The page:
Obituary: Jonathan Bacon
By: Sean Armstrong
Last updated: Tuesday, 23 November 2021
A biologist who led the Schools of Life Sciences (2002 - 2009) and Engineering and Informatics (2017 - 2020) Jonathan Bacon’s kindness, wisdom and joie-de-vivre were known to many at Sussex.
He arrived in 1984 when there was an infusion of ‘new-blood’ University lectureships. He was known for research on the neural circuits that allow cockroaches, sensing the slightest puff of air, to escape under the kitchen cupboard, and how they mature from simple nymphs to crafty adults.
This work won the 1987 President’s Medal of the Society of Biology, and led on to a rich scientific career with collaborators in Sussex and internationally. Jonathan was from 1991 to 1998 a core member of the University’s Interdisciplinary Research Centre in Invertebrate Neuroscience, before becoming Head of the Biology Department, and gaining promotion to a Chair, as Professor of Neuroscience, in 1999.
Jonathan Bacon was born in Sheffield, the son of Margaret and Dr Peter Bacon, who had been an RAF officer during the war before working as an engineer in the steel industry. He attended grammar school in Cardiff, but very much considered himself a Yorkshireman. His loyalty to Yorkshire was later shared with Sussex where he was an avid supporter of the Seagulls - Brighton & Hove Albion F.C.
A degree from Christ's College, Cambridge in 1972, and a Ph.D. in Manchester was followed by a move to the Max-Planck Institute at Seewiesen, Bavaria, which had been founded by the celebrated ethologist Konrad Lorenz. There he met Marion Nicolai, and they married 23 July 1982 in Starnberg. Jonathan took posts in Albany, New York and in Basel before settling in Lewes, where they raised three sons, living for many years on Southover High Street.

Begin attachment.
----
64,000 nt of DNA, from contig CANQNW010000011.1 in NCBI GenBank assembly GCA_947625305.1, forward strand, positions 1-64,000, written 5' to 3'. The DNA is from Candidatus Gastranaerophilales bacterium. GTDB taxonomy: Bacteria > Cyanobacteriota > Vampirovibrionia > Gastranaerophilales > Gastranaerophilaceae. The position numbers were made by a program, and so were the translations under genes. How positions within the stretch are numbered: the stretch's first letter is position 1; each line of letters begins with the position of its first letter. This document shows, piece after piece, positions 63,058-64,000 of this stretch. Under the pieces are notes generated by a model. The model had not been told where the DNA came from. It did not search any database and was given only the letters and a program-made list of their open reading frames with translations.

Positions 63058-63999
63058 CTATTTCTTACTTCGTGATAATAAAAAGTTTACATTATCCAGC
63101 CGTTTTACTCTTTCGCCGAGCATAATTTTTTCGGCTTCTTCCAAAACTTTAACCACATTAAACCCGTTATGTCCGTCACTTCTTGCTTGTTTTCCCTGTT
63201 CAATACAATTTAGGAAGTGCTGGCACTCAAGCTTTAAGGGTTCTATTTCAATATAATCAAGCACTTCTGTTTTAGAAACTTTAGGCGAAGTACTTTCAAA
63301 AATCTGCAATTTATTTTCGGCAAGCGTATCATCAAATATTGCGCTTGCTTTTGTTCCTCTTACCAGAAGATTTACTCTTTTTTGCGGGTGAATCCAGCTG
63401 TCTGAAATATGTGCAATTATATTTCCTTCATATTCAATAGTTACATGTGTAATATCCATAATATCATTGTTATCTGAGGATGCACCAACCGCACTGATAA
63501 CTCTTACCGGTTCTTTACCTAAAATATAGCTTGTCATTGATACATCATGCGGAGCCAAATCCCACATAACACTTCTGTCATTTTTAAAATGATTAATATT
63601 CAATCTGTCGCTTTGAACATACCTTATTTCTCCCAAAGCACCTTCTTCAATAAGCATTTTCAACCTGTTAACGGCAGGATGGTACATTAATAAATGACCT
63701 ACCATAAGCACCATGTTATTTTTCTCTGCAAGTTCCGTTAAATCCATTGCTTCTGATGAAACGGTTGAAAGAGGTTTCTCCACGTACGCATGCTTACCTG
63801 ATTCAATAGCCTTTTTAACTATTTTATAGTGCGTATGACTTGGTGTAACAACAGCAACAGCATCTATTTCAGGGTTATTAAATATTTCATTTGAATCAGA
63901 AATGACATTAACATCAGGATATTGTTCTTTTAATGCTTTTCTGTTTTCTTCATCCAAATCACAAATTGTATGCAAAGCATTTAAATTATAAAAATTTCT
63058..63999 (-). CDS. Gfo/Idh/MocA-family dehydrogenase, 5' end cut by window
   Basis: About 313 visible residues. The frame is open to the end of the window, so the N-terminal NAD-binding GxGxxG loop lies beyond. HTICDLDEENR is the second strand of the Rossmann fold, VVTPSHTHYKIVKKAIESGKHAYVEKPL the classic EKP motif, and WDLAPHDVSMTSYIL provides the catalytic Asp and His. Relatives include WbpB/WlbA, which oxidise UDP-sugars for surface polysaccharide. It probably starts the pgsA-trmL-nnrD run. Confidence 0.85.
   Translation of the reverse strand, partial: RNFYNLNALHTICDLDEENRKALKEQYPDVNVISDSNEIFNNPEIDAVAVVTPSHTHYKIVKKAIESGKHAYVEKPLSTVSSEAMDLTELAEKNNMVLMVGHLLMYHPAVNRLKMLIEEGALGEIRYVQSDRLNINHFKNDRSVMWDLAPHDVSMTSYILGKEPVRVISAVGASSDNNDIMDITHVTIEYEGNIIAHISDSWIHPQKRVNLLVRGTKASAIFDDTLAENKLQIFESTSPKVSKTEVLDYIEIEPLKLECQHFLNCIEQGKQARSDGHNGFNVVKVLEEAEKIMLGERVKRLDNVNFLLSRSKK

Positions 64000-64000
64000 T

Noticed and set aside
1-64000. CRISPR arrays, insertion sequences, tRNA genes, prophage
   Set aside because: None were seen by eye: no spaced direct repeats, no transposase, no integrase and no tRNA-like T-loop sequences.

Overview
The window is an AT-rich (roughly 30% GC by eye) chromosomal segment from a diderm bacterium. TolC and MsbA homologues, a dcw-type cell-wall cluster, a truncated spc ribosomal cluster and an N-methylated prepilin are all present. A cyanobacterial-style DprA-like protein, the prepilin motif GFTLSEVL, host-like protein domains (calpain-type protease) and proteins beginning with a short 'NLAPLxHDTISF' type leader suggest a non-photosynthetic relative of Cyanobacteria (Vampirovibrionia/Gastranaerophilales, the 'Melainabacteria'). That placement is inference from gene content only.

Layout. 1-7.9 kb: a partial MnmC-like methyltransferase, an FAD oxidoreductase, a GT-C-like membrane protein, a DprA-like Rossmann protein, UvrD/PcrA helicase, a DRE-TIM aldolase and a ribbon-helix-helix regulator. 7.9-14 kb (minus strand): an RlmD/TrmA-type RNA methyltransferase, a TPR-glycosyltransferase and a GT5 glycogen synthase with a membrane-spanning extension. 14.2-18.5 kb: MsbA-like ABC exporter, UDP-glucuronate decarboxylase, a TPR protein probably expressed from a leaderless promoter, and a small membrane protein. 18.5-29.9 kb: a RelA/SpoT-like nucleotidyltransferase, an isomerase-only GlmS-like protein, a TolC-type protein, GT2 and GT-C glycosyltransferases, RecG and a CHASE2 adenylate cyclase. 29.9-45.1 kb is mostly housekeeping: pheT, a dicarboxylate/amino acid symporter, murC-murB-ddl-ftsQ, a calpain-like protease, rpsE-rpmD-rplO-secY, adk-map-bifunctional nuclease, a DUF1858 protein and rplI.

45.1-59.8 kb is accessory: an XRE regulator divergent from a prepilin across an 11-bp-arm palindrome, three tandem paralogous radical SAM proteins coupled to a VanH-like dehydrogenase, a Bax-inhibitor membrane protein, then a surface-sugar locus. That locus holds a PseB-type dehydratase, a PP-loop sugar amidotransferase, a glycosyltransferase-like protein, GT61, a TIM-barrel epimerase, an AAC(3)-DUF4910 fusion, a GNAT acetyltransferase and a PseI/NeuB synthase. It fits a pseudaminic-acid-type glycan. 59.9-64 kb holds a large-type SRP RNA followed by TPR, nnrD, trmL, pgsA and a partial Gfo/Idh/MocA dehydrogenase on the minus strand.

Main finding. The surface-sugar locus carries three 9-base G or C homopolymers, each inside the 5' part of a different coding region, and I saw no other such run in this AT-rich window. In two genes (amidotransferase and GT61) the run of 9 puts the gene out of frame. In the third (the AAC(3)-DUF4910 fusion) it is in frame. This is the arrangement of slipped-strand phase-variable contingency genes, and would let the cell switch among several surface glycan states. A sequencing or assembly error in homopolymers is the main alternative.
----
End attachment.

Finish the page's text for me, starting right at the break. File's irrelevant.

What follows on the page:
Jonathan was an extraordinary teacher, communicating his subject with showmanship and clarity. He loved the challenge of winning the interest of students in a new field, claiming that anyone worthy of a job at Sussex could teach anything in Life Sciences. In 2017, he won a University student-led award for Outstanding and Innovative teaching. John Sander of the International Office recalls that when visiting an Indian university, Jonathan leapt onto a desk to address the assembled students. In the space of an hour, he'd gone from being an anonymous foreigner to a respected - and loved - scientist. Much to his delight these new admirers crowd-surfed Jonathan back to the car.
Competitive and charismatic, Jonathan Bacon had a deep sense of duty. In Lewes, he helped revitalise the Southover Bonfire Society and was a Governor of Hurstpierpoint College. He was a fine sportsman, enjoying family skiing holidays and running marathons in the UK and abroad.
In 2017, as he was planning to semi-retire – to focus on researching the behaviours of ants and bees with Francis Ratnieks, and to sail his boat, Peverall, around Britain - Jonathan was asked to step in as Head of the School of Engineering and Informatics. Leading an organization that had its own motorsport team was a dream job, and he did it with professionalism, care and enthusiasm.
He found three months in the spring of 2018 to make the circumnavigation, and finally in September 2020 he retired as Emeritus Professor of Neuroscience, and of Engineering, and an Adjunct Professor at the University of Arizona.
In the summer of 2020, Jonathan was diagnosed with the illness that was to prove uncurable. In his final months, supported by his family, he took great pleasure in visits from relatives, friends and colleagues. He died on ‘the 5th’, as Lewes Bonfires were being lit, and is survived by Marion, sons Oliver, Simon and Nick, daughter-in-law Geraldine and grandchildren Joshua and Florence.
Authors: Daniel Osorio and Francis Ratnieks, School of Life Sciences